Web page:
Do carbs make you fat?
Despite what a lot of the latest diet books claim, carbohydrates (like pasta, bread, potatoes, and fruit) are not fattening in and of themselves. Excess calories (whether from carbohydrate, protein, fat, or alcohol) are converted to and stored as body fat in your body. The only way that carbohydrates can become fattening is 1) if you eat too many of them (too many calories from ANY source can be fattening) or 2) if you smother them with tons of high fat/high calorie sauces and spreads.
Read on to learn…
  • More about how carbs can make some people fat.
  • What's the difference between complex carbs and simple sugars.
  • Which type of carbs will maximize your energy, health, and fitness goals.
  • How to manage sugar cravings.
Why carbs make some people fat
There are two main reasons why carbohydrates can lead to weight gain in some people: 1) eating large portion sizes and 2) smothering them with large amounts of high calorie, high fat toppings.

1. Eating large portion sizes
Over the past several years, portion sizes of carbohydrate-rich foods have doubled or even tripled in restaurants. As a result, we have become accustomed to jumbo, deluxe, and super-sized portions whether we eat out or at home. Take a look at the calorie difference between recommended serving sizes of carbohydrate-rich foods and typical restaurant serving sizes.
Food Standard Serving Typical 1977 Colossal 2000
Pasta 1 oz. dry 
(½ cup cooked)
100 calories
2 oz. dry (1 cup cooked) 200 calories 6 oz. dry 
(3 cups cooked)
600 calories
Bagel 1 oz. 
(1/2 small bagel) 
90 calories
2-3 oz. 
(1 medium bagel)
225 calories
4-5 oz. 
(1 large bagel)
405 calories
Muffin 1 oz. small
100 calories
2 oz. medium 
200 calories
4-6 oz. large 
500 calories
Baked Potato 3-4 oz. small
103 calories
6-7 oz. medium
190 calories
16 oz. large
470 calories
French Fries About 10 fries
(1.3 oz.)
120 calories
About 30 fries 
(4 oz.)
360 calories
About 50 fries
(6.7 oz.)
600 calories
Nonfat Soft Serve
Frozen Yogurt
½ cup
110 calories
NA 1 pint
440 calories
Fruit Juice 6 oz. fruit juice
80 calories
NA 24 oz. fruit smoothie
430 calories
Cola NA 10 oz. bottle
125 calories
40-60 oz. fountain cup
480 calories
2. Smothering them with large amounts of high calorie, high fat toppings.
For every tablespoon of butter, margarine, or even “heart-healthy” olive oil you add to bread, potatoes, or pasta you’ve packed on an extra 100-120 calories. If you add ¼ cup of pesto or ½ cup of alfredo sauce, you’ve got 300 additional calories. 

To learn how to deal with super-sized portions and hidden fat calories when eating on (or off) campus, check out the section on overcoming real world challenges.

What is the purpose of carbohydrates?
Carbohydrates are the body’s preferred source of energy. Some of our cells (like our brain and red blood cells) can ONLY use carbohydrates for energy.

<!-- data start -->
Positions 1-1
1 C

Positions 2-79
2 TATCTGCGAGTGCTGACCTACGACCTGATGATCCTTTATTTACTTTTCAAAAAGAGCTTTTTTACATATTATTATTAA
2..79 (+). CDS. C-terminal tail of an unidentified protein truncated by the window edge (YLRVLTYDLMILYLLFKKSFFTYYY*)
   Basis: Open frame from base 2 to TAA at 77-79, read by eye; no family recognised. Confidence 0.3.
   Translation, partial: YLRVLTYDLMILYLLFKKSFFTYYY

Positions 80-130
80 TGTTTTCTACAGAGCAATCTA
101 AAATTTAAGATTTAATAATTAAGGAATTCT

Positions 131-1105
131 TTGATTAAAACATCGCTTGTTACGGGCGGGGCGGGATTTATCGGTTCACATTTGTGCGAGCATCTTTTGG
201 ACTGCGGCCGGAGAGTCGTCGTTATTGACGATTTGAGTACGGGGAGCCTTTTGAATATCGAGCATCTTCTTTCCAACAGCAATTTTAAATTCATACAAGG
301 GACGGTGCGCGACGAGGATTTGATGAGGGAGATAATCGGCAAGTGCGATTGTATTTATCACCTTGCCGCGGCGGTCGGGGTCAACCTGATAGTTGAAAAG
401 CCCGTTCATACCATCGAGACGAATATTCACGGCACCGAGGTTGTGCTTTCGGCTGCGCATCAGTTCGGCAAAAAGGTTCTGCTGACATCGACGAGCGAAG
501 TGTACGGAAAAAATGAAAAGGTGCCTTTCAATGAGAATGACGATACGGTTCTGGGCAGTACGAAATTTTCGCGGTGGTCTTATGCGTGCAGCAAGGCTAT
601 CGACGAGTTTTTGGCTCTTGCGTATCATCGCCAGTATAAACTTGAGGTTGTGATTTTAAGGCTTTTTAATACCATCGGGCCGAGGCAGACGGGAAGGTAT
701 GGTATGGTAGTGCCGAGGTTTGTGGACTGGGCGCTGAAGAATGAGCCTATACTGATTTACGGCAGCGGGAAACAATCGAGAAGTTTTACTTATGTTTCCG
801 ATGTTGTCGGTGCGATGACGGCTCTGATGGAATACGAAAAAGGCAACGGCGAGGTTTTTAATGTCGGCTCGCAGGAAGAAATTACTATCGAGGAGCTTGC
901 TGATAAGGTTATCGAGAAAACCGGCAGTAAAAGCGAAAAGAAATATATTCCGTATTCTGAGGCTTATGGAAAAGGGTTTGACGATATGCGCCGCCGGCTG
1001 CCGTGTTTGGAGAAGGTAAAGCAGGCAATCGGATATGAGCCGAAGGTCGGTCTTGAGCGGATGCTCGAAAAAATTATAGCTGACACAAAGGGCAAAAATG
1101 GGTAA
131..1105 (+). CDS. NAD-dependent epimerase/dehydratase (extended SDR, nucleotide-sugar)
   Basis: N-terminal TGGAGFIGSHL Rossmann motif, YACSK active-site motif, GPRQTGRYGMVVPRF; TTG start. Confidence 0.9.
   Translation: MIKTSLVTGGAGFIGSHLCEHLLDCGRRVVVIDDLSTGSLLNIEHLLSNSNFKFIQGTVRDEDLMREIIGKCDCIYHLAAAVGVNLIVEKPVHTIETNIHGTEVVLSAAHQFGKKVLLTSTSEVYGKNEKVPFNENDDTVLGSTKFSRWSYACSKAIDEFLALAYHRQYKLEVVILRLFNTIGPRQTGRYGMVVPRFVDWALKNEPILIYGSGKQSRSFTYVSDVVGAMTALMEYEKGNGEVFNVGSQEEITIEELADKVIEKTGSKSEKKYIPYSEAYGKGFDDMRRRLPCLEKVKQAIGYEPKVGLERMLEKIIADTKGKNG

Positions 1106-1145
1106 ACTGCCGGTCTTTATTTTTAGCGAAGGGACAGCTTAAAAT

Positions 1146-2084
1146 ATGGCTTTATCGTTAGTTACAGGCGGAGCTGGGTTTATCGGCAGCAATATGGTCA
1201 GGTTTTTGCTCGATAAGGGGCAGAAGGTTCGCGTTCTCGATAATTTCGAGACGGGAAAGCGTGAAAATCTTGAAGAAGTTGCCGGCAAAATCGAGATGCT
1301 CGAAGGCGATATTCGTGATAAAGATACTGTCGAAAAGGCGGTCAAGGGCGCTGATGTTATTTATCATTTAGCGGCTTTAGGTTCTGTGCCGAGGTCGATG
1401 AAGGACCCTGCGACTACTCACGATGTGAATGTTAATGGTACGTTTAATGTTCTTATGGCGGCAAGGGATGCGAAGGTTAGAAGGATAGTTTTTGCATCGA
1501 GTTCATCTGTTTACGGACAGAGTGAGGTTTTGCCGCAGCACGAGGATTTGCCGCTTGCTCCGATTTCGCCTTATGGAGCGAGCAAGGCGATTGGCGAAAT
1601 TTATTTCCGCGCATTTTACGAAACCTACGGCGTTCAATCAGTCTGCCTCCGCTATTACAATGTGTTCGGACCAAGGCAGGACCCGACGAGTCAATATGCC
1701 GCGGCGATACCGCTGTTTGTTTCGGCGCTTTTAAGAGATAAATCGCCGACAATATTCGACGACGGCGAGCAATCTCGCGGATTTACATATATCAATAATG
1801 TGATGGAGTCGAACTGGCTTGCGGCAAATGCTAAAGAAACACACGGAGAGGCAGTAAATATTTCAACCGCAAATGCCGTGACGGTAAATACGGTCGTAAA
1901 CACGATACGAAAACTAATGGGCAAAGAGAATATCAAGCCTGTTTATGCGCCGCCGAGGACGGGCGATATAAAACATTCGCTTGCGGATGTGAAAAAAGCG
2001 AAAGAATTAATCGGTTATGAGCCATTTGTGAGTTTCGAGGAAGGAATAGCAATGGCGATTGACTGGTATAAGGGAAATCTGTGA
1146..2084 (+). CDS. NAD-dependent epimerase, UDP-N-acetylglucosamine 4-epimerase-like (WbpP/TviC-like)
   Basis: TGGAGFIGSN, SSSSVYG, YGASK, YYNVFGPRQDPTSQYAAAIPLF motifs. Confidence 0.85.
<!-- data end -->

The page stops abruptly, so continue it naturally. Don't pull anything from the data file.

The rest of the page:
Because of their vital role, most of our daily calories should come from carbohydrates. 
But, the exact amount you personally need varies anywhere between 45 and 65% of total calories, depending on your individual health and fitness needs. For most active, healthy college students, 50-60% of total calories from carbohydrate is a reasonable goal. 

Who may benefit from eating less carbohydrate? Someone with diabetes or insulin resistance may enjoy better blood sugar and/or insulin control with an eating plan that is lower in carbohydrate (i.e. 45% of total calories). People with these conditions can't handle carbohydrate as well, especially if they are not physically active or they are obese. Click here for more info on diabetes and insulin resistance.

Who may benefit from eating more carbohydrate? Endurance athletes preparing for the LA marathon may train and compete better if they consume 65% of total calories from carbohydrate (or even up to 70% of total calories from carbohydrate a few days before the race if carbohydrate loading). A higher carbohydrate intake will help maximize their muscle carbohydrate (or glycogen) stores and, as a result, help increase their endurance. 

Types of carbohydrate: simple vs. complex
Carbohydrates can be classified into two general categories based on their chemical structure: simple carbohydrates (or sugars) and complex carbohydrates (or starches).

1. Simple carbohydrates (sugar)
Much of the sugar Americans consume comes from what is added to processed foods (such as cookies, cakes, muffins, ice cream, candies, breakfast cereals, sports bars, and especially sodas and fruit drinks). The most common form of added sugar is plain white table sugar (or sucrose). Other sugars that are added to foods include molasses, honey, high fructose corn syrup, and fruit juice concentrate. Read labels to identify these sources. 

Sugar is also naturally occurring in some foods. For example, fruit has fruit sugar (called fructose), and milk has milk sugar (called lactose). Just because these foods are high in sugar doesn't make them "bad" foods. On the contrary, these foods are loaded with important vitamins and minerals, and they are relatively low in calories. It's only when sugar is concentrated or extracted from natural sources and then added to nutrient-poor processed foods (like the foods mentioned above) that sugar can become a problem. 

2. Complex carbohydrates (starch)
Complex carbohydrates are in foods such as bread, cereal, rice, pasta, tortillas, crackers, pretzels, beans, and starchy vegetables (like potatoes, peas, corn, and yams). Because whole pieces of fruit have fiber (unlike fruit juices or fruit juice concentrate sweeteners), they too can be considered complex carbohydrates.